Diagnosis

Because cirrhosis is such a strong risk factor for overt HE,

Screening for HE is critical in patients with CLD/cirrhosis1,2,*

*For patients with severe liver insufficiency with no obvious alternative causes of brain dysfunction, early identification of HE symptoms is important.3

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Dr. Flamm define the need to screen early for HE

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You can help patients at risk of overt HE recurrence by screening today

As the burden of CLD/cirrhosis increases, so do hospital readmissions. HE is a common driver for such readmissions.4

West Haven criteria chart

West Haven criteria chart

Reduce the risk of overt HE recurrence and HE-related hospitalization5

EXPLORE EFFICACY DATA  

Part of a holistic approach to managing HE is considering available guidelines

AASLD recommends the following to identify patients at risk for HE and initiate care (GRADE II-2,A,1)3,*:

  • Identify and treat precipitating factors
  • Seek and treat alternative causes of altered mental status
  • Initiate care for patients with altered consciousness
  • Commence empirical HE treatment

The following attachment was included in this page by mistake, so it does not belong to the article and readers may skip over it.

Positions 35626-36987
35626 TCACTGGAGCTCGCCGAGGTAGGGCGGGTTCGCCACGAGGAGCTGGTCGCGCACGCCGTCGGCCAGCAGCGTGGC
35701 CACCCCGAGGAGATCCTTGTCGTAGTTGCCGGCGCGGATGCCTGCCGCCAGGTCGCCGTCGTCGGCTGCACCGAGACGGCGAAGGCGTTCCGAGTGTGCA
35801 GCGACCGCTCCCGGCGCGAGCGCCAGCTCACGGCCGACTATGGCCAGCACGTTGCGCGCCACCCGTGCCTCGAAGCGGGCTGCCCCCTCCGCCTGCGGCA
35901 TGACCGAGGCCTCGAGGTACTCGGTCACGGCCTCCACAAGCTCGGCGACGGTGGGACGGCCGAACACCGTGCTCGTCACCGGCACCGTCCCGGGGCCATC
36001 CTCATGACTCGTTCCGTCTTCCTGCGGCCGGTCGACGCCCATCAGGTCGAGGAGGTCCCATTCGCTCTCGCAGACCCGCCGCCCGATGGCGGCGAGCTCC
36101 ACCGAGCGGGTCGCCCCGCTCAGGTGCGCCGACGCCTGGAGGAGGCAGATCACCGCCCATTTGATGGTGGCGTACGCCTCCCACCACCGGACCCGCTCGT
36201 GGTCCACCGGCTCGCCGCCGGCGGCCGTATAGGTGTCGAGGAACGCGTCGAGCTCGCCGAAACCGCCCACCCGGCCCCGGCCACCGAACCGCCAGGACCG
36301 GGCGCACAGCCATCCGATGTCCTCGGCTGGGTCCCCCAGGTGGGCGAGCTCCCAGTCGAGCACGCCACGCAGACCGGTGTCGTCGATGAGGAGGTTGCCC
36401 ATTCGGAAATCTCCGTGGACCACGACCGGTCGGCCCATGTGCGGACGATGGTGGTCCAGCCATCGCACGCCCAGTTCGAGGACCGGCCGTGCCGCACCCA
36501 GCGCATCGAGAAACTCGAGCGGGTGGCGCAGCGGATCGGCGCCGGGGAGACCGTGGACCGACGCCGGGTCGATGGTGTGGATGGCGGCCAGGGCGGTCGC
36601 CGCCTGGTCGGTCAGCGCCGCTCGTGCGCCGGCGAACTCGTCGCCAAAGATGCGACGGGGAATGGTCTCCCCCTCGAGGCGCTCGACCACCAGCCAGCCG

*Per the GRADE System for Evidence: GRADE II-2=cohort or case-control analytic studies; A=evidence is “high quality,” and further research is very unlikely to change our confidence in the estimated effect; and 1=recommendation is “strong,” with factors influencing strength of recommendation including the quality of evidence, presumed patient-important outcomes, and costs.3

Excerpts from guidelines

Diagnosing OHE is a clinical decision based on a clinical examination, requiring the detection of signs suggestive of HE in a patient with severe liver insufficiency and/or portosystemic shunts who does not have obvious alternative causes of brain dysfunction. The recognition of precipitating factors for HE (eg, GI bleeding and infections) supports the diagnosis of HE.3

“Increased blood ammonia alone does not add any diagnostic, staging, or prognostic value for HE in patients with chronic liver disease. A normal value calls for diagnostic reevaluation (GRADE II-3,A,1).”

–Recommendation 93

”Secondary prophylaxis after an episode for OHE is recommended (GRADE I,A,1).”

–Recommendation 113

Ongoing management and team awareness post-discharge is recommended, including educating the patient, caregivers, and providers so that everyone on the care team understands how to manage HE and reduce the risk of repeated HE-related hospitalizations.3

Patient brochure

AASLD/EASL 2014 Guideline Overview

Quickly review some of the recommendations for adult patients with OHE.

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Caregivers can play a critical part in the management of patients with HE6